OTTAWA -- The dose-sharing deal with the United States has been finalized, and those 1.5 million shots of the AstraZeneca vaccine are set to arrive next week, Maj.-Gen. Dany Fortin announced Thursday.

Nearing the end of the first quarter and factoring in the scheduled deliveries for next week, Canada is on track to hit and possibly considerably exceed the total target of eight million COVID-19 vaccine doses delivered by the end of March, depending when next week these U.S. doses land.

“Public Service and Procurement Canada has recently negotiated the delivery of 1.5 million doses from the U.S., expected to arrive in Canada in the next week. When we have a confirmed delivery date to Canada, this quantity will be added to the quarterly distribution goal of vaccine doses,” Fortin said.

As part of the agreement, Canada is expected to have to return the favour by sending the U.S. back 1.5 million doses in the coming months, though with the vaccine rollout in that country well underway U.S. President Joe Biden is expecting to have enough supply for all eligible adults by the end of May, whereas Canada continues to hold on to an end-of-September timeline for wrapping up the mass immunization effort.

Potentially complicating things, it’s looking like these 1.5 million AstraZeneca shots will be coming from a plant that was not part of the initial Health Canada authorization, as the manufacturing facilities also have to pass regulatory approval.

Chief medical adviser at Health Canada Dr. Supriya Sharma said Thursday that additional U.S. sites are currently being assessed, but in the interim the federal health agency has authorized the vaccine doses to come into Canada to be stored, so that they would already be in the country for quick distribution once the green light to administer them is given.

Next week Canada is expecting a shipment of 1.2 million doses from Pfizer-BioNTech, with plans for shipments of approximately one million doses every week between April and June.

Heading into April, Moderna will keep shipping its shots every two weeks, meaning the next delivery will land the first week of the month and is expected to include 855,000 doses, increasing to 1.2 million doses in the following shipment.

Following the delivery of the U.S. doses, the next shipment from AstraZeneca is expected to come from the Serum Institute in India, with one million doses planned to arrive sometime in April, followed by the remaining 500,000 doses coming in May, rounding out the overall two-million-shot deal.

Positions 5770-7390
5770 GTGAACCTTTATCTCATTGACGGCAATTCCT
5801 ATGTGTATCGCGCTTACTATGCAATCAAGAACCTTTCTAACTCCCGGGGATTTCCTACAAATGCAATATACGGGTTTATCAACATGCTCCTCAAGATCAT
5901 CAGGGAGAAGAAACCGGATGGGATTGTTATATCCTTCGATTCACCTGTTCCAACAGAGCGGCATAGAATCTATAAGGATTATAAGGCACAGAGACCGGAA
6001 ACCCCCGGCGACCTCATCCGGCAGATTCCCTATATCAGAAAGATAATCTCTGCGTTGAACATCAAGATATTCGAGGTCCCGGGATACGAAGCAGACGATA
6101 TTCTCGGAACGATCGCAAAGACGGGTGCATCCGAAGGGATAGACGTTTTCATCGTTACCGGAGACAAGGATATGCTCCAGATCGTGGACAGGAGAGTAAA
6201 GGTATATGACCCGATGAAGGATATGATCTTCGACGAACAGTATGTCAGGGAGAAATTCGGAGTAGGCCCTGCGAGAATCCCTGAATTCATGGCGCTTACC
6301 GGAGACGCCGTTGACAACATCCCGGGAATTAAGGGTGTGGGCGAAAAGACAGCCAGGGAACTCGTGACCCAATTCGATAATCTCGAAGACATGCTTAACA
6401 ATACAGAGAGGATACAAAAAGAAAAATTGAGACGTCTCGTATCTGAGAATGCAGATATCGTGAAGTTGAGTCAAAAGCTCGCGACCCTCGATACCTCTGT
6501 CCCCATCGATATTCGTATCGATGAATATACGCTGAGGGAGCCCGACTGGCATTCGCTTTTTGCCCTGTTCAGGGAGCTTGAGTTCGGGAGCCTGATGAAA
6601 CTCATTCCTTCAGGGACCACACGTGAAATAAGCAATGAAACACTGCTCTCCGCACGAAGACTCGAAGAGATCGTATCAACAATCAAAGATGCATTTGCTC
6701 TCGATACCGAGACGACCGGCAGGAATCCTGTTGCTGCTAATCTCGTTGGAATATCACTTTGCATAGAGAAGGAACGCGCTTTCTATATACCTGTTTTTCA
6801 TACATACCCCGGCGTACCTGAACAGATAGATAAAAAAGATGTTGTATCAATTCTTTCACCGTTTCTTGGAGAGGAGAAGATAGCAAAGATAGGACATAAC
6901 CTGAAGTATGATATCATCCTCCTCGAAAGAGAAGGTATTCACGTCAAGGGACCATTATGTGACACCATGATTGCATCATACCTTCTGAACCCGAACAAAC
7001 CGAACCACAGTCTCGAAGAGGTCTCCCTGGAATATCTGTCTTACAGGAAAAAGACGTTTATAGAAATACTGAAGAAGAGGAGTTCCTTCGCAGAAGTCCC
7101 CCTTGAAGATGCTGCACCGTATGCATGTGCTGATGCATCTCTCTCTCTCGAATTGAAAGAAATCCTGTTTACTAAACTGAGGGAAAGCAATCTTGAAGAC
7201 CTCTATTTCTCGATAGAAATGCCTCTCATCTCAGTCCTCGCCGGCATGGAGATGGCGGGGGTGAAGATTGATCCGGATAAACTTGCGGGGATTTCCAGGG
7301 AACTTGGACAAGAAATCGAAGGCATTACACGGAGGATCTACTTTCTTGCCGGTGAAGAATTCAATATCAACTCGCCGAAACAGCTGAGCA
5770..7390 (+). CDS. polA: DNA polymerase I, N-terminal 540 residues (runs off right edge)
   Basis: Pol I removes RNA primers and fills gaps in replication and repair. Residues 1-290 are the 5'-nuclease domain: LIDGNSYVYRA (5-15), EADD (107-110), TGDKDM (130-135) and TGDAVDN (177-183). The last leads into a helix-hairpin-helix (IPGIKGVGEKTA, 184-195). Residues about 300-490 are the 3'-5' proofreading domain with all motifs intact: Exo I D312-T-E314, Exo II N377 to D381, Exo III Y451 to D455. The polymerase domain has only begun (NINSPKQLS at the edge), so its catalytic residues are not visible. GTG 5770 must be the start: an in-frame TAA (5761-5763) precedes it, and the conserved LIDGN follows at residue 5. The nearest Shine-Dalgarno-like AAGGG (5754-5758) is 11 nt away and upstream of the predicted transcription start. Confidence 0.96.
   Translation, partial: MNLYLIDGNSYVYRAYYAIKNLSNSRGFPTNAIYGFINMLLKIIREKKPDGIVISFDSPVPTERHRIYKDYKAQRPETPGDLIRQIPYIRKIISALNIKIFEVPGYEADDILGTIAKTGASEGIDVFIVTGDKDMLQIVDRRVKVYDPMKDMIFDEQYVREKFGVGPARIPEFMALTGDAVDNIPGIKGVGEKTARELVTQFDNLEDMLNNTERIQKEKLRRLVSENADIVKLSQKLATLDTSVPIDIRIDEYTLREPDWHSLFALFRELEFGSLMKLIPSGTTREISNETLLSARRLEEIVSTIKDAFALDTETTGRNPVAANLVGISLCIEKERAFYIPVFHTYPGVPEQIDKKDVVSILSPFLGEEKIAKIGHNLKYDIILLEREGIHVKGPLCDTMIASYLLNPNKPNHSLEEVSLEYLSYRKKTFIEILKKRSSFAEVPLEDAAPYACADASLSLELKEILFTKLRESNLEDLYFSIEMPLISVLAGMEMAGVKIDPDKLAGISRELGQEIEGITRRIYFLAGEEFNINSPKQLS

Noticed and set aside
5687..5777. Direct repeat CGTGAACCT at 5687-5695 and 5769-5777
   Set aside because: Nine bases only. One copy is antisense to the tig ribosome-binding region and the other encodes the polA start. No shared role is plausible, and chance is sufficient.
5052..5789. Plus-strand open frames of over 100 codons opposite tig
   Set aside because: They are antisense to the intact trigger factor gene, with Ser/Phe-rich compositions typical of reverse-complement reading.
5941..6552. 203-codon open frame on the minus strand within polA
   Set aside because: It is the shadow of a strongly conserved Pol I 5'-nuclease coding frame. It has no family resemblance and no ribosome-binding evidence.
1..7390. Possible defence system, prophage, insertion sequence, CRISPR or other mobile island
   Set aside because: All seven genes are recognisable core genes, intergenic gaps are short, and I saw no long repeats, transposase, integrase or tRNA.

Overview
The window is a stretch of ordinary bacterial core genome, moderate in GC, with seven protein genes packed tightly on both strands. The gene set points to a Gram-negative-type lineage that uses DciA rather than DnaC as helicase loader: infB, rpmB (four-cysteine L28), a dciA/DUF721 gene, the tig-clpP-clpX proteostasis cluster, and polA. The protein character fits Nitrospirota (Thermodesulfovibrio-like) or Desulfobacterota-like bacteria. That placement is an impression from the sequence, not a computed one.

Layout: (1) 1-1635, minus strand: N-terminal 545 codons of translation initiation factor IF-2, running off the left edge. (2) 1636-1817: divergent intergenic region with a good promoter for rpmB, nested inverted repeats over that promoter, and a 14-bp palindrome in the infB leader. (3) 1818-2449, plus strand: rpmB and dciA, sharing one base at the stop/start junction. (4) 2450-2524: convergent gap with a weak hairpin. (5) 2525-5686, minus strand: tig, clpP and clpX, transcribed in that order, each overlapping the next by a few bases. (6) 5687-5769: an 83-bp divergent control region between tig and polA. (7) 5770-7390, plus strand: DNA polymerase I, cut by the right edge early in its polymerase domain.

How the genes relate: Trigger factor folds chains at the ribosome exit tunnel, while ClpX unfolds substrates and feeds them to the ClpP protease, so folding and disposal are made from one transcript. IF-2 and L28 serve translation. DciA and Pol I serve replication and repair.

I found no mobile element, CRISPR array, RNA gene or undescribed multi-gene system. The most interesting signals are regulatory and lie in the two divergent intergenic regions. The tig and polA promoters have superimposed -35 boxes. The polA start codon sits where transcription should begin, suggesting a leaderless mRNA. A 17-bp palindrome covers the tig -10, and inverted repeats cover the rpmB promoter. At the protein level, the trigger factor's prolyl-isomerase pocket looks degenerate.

These figures are based on the expectation that the new European and Indian export restrictions won’t limit Canada’s supply. Fortin said Thursday that he is following the developments but so far there is no indication of coming delivery interruptions.

A delivery schedule has still not been established for the 20 million AstraZeneca-Oxford vaccines that Canada has a contract for. Those will also be coming from a U.S. facility, but that facility was approved as part of the initial AstraZeneca authorization from Health Canada.

There is still no delivery schedule set for the one-shot Johnson & Johnson vaccines, with the only timeline being that they are expected “by September.”

“The steady increase of vaccine numbers and options available does not mean the end of our planning and cooperation with all stakeholders and all partners,” Fortin said, noting his days are largely occupied by the constant dialogue with provincial and territorial vaccine rollout teams.

“This work continues as we near the start of the second quarter of this year,” he said.

As of March 24, the federal government has distributed nearly six million COVID-19 vaccines to the provinces and territories.

As Deputy Chief Public Health Officer Dr. Howard Njoo noted on Thursday, Canada has hit a vaccination milestone, with more than 10 per cent of the adult population now having received at least one COVID-19 vaccine dose.

According to the Public Health Agency of Canada’s figures, this includes 60 per cent of people over 80 years of age, and 19 per cent of those aged 70 to 79.

Though, as Njoo noted, these figures are still far short of having enough immunized Canadians to prevent further outbreaks of the virus, particularly as variants continue to spread.

Seeking to combat the ongoing vaccine hesitancy among some Canadians, particularly around the AstraZeneca vaccine, the federal health officials at Thursday’s briefing reiterated that the best vaccine for people is the first one offered.

“I am waiting eagerly, anticipating and waiting my turn to get vaccinated as well, and when that time comes I will be rolling up my sleeve to take any of the authorized vaccines… I think it's understandable, completely understandable that people have questions, but the same thing that we say to you is the same thing that I've said to my family members when they're making their decisions,” said Sharma.

“We want to make sure that people that are lining up to get vaccinated, or making those decisions, have as much confidence in the process as we do… We want to make sure that people do get their vaccines, get them as soon as possible. And the sooner we can get vaccinated, the sooner that we can get back to a closer to normal existence.”